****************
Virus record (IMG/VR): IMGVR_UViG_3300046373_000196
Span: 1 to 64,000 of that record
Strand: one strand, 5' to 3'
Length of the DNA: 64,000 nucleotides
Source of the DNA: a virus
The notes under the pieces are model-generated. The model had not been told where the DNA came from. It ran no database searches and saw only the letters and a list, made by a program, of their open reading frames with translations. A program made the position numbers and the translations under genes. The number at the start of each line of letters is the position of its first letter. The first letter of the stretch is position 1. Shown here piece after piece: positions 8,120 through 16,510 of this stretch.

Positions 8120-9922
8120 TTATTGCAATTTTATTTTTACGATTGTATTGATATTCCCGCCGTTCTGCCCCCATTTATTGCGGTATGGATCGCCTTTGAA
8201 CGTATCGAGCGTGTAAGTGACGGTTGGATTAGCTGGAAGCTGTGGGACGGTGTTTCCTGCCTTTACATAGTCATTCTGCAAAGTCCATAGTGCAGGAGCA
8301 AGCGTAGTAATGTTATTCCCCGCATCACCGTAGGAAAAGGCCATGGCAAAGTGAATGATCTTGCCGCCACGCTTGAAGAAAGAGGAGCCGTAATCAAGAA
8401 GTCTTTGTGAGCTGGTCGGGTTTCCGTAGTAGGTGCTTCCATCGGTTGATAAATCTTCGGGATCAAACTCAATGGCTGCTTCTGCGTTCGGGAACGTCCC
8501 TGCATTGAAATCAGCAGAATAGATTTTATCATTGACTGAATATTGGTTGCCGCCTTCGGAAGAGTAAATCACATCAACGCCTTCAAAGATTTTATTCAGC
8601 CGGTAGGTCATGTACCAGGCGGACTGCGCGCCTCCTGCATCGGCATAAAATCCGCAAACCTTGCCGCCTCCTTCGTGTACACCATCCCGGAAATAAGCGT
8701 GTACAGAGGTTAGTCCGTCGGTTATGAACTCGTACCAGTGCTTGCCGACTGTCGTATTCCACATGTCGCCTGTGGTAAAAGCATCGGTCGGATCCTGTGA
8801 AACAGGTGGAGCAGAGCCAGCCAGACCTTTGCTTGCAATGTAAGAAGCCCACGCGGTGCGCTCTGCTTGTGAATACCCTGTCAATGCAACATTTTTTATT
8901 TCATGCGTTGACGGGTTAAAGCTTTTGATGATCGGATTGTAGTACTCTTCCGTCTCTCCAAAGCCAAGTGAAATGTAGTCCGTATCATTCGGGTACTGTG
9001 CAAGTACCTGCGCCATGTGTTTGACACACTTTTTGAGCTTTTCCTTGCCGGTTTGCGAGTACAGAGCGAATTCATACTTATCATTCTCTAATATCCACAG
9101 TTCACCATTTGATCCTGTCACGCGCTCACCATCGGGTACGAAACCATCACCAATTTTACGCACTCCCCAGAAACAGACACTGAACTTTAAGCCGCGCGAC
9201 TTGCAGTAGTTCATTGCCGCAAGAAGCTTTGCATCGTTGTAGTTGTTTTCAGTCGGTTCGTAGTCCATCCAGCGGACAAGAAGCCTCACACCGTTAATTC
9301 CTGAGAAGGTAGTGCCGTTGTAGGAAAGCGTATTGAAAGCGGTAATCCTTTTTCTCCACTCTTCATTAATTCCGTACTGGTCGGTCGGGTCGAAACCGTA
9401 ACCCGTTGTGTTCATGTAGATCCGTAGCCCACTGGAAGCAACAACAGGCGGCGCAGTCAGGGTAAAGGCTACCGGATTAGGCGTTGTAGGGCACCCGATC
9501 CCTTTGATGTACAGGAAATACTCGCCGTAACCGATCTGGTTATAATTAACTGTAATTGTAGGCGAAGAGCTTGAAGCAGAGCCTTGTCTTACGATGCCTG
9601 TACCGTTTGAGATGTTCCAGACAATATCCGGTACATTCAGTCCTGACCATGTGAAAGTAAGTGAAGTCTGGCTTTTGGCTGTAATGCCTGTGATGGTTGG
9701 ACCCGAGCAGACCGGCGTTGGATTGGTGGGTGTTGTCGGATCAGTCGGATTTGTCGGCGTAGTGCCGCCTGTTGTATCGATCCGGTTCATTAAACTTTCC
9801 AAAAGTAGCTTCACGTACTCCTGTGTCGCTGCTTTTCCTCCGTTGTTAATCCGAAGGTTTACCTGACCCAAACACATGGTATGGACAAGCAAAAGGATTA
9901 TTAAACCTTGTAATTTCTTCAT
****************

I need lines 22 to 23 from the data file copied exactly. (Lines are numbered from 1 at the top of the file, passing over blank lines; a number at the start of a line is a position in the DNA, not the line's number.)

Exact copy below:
9501 CCTTTGATGTACAGGAAATACTCGCCGTAACCGATCTGGTTATAATTAACTGTAATTGTAGGCGAAGAGCTTGAAGCAGAGCCTTGTCTTACGATGCCTG
9601 TACCGTTTGAGATGTTCCAGACAATATCCGGTACATTCAGTCCTGACCATGTGAAAGTAAGTGAAGTCTGGCTTTTGGCTGTAATGCCTGTGATGGTTGG